When he was still a colonel in the federal army, Lee was the executor of the estate of his father-in-law, George Washington Parke Custis. Old Mr. Custis had told the slaves on his Arlington, Virginia, plantation that when he died, they would be free. But Lee, as executor, tried to delay their freedom and when some of them left the plantation anyway, he had them pursued, captured, brought back to Arlington, and whipped.

During the campaign of the Army of Northern Virginia that ended with its defeat at the Battle of Gettysburg, Lee’s troops rounded up free African Americans, including children, in the Pennsylvania towns through which they marched and dragged them to slavery in the South.

So it was only a matter of time that in various Virginia communities, including Charlottesville, a university town that went for Hillary Clinton in the 2016 election, efforts to remove these racist monuments from public view would begin to move forward. For war monuments, however, the problem has arisen that Virginia law does not permit local governments to remove or modify them without the official permission of the state legislature.

But Lee, whose Charlottesville statue was erected in 1924 during the worst Jim Crow and lynch-law days, and his ilk were recognized traitors to the United States, which some people think should surely make a difference in whether their monuments go or stay.

Anyway, courts have temporarily blocked the statues’ removal, but on June 5, Lee Park was renamed Emancipation Park and Jackson Park was renamed Justice Park.

Corey Stewart: Defender of the Confederate legacy

Corey Stewart, seeking to win the Republican primary by getting the fervent support of hardcore racists and Trump voters, began to target Charlottesville, Roanoke, and Richmond for grandstanding campaign events which heavily emphasized opposition to removing the statues.

Stewart visited Charlottesville to denounce the proposal to remove the statues in February and said on that occasion, “Nothing is worse than a Yankee telling a Southerner that his monuments don’t matter.”   Stewart evidently does not consider African Americans in the South to be “Southerners.” He is, by the way, from Minnesota, a state whose soldiers were an important component of the Union victory in the Civil War.

Stewart ran for governor on the issue of the statues and “illegal immigration” and was considered to be too extreme to win votes beyond his hardcore racist basis. But in the Republican Primary on June 13,     he shocked many by coming within one percentage point of beating the “establishment” Republican candidate, Ed Gillespie, a long-time Republican Party operative. Gillespie has since mimicked Stewart on the immigration issue, while using more sedate language.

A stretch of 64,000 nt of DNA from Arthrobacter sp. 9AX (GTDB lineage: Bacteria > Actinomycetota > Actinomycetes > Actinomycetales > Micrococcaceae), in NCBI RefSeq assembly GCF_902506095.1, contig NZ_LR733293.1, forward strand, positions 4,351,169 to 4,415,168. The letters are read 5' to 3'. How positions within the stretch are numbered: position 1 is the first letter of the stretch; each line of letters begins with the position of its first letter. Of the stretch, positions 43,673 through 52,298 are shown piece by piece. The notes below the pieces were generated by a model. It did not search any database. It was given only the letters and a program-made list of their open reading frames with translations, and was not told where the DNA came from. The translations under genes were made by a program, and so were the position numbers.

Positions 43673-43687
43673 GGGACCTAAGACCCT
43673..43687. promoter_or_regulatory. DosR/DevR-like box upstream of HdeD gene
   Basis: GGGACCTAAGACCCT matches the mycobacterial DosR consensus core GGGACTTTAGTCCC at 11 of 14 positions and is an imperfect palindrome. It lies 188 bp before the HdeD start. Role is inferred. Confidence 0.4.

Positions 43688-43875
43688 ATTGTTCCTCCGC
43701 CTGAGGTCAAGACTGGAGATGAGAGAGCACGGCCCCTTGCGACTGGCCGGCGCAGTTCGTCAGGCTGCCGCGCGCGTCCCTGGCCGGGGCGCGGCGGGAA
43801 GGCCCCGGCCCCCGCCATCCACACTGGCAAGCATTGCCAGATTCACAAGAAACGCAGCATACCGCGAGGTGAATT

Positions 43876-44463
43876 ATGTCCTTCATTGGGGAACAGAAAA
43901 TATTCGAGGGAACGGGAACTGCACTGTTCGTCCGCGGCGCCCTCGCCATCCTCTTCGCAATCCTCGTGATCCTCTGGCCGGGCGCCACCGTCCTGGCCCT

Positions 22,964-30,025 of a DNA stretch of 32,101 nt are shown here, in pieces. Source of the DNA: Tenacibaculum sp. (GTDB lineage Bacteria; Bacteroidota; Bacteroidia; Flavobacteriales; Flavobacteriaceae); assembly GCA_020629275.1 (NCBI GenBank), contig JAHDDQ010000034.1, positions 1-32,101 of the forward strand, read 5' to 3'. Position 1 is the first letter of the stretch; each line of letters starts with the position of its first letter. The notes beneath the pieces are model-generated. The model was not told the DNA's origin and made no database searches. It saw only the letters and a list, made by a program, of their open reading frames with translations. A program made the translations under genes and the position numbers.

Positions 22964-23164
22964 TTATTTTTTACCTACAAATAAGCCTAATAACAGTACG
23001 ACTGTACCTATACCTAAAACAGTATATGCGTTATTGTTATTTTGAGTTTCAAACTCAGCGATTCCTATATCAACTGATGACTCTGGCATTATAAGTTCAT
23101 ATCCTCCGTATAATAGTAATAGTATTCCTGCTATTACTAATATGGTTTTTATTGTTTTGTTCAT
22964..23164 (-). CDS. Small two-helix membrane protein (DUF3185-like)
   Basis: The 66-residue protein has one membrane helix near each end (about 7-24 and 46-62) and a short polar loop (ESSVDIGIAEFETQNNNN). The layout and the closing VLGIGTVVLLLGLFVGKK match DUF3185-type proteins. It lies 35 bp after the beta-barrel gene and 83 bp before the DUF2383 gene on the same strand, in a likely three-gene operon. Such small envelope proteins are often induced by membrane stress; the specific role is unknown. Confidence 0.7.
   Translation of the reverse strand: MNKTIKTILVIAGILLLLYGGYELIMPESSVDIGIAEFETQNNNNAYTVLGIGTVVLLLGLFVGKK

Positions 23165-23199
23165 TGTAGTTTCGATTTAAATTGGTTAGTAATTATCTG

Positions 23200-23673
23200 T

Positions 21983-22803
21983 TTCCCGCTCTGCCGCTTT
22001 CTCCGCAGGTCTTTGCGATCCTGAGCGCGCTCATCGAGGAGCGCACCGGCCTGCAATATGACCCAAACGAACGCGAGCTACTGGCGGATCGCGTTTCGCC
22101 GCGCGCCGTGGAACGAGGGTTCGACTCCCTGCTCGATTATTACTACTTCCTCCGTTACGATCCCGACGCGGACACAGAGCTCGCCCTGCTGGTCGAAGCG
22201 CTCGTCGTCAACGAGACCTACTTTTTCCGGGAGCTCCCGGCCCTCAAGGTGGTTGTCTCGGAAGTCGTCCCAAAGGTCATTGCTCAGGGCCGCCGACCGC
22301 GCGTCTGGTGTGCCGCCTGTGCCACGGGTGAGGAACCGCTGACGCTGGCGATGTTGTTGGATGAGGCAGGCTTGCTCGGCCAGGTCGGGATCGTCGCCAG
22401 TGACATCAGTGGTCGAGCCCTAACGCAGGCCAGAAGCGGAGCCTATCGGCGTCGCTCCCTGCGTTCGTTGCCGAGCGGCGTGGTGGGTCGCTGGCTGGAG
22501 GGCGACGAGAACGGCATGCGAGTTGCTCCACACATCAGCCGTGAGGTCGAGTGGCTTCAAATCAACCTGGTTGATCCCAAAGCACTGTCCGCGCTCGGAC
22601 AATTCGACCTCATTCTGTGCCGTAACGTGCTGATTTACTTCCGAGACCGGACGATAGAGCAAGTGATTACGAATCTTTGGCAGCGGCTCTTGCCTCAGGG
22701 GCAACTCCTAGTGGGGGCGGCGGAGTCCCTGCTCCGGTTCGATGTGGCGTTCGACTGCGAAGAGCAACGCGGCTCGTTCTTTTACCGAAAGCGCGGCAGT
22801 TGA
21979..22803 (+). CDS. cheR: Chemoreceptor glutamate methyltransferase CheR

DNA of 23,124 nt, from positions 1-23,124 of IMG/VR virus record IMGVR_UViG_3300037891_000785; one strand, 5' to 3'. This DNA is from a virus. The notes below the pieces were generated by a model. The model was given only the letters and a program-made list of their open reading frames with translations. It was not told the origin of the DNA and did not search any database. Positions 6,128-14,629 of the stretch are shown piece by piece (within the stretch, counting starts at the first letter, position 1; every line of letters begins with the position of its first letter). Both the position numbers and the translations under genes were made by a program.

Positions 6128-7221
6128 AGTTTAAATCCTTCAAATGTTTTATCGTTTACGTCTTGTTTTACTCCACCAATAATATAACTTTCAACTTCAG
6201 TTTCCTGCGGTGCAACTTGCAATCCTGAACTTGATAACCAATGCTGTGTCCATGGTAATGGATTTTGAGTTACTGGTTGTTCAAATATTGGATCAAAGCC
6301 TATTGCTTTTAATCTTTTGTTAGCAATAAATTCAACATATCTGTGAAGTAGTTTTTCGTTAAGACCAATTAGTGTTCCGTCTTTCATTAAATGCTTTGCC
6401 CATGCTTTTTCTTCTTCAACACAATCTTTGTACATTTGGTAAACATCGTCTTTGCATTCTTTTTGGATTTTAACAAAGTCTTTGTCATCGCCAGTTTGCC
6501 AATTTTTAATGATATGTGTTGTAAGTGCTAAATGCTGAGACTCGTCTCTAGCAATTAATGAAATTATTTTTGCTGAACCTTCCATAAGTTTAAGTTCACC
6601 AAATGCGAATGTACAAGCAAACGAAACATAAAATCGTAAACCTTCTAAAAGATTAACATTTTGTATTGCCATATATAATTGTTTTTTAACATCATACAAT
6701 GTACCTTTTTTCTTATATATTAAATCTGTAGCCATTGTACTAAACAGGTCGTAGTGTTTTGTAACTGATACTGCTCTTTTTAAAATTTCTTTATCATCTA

Screen capture of Corey Stewart, at the time chairman of the Trump campaign in Virginia, speaking at a Trump rally in Richmond. | Entertainment News Gaming / YouTube

As of August 9, according to a Quinnipiac University Poll, the Democratic Party candidate for governor, Ralph Northam, is ahead of Gillespie 47 to 39 percent, but Democrats and progressive political organizations are taking no chances lest this advantage be negated by low turnout and vote suppression.

Meanwhile, Stewart has announced his candidacy to replace Democratic Senator Tim Kaine in next year’s federal midterm elections. He says he will run a “vicious, ruthless” senatorial campaign. It’s a safe bet that he will continue to use the demagogy about “our [white] Southern heritage” and the issues of the Confederate statues and “illegal immigrants” in that campaign as well.

The vote in Charlottesville to remove the statues and change the parks’ names, plus Corey Stewart’s demagogic agitation on the issue and focus on Charlottesville specifically, were a major motive for the ultra-right movement to target the city, specifically, for their “Unite the Right” rally on Saturday.

It is in this context that the tragedy and crime of Saturday, August 12 unfolded.

An earlier version of this article incorrectly stated that General Robert E. Lee commanded the Army of the Potomac. He led the Army of Northern Virginia. We thank our readers for catching the error.


CONTRIBUTOR

Emile Schepers
Emile Schepers

Emile Schepers is a veteran civil and immigrant rights activist. Emile Schepers was born in South Africa and has a doctorate in cultural anthropology from Northwestern University. He has worked as a researcher and activist in urban, working-class communities in Chicago since 1966. He is active in the struggle for immigrant rights, in solidarity with the Cuban Revolution and a number of other issues. He now writes from Northern Virginia.

 

Comments

comments

MOST POPULAR

Sorry. No data so far.